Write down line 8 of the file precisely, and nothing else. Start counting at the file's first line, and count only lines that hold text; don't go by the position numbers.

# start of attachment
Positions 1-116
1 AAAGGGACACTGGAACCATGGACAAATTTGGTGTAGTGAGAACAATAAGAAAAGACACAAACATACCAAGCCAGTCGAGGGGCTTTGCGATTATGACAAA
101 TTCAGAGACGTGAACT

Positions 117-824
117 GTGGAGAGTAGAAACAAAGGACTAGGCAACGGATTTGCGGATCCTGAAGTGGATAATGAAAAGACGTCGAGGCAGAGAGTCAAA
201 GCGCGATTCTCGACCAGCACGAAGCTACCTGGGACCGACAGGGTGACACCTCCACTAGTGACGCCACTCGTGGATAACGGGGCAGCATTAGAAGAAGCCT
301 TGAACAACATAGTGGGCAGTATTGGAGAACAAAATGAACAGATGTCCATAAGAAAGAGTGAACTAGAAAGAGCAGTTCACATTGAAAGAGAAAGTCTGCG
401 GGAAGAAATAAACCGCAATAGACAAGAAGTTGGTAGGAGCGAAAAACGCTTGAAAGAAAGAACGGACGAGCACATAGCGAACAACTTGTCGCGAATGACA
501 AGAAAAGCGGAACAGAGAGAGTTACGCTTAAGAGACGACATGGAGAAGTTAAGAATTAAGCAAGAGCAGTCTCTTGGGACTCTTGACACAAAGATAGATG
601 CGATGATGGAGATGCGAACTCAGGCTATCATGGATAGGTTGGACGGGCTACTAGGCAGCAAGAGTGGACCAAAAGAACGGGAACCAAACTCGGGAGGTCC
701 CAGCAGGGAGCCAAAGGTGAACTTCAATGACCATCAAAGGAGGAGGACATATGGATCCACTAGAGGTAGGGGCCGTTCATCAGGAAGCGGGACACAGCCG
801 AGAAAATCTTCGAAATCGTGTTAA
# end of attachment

401 GGAAGAAATAAACCGCAATAGACAAGAAGTTGGTAGGAGCGAAAAACGCTTGAAAGAAAGAACGGACGAGCACATAGCGAACAACTTGTCGCGAATGACA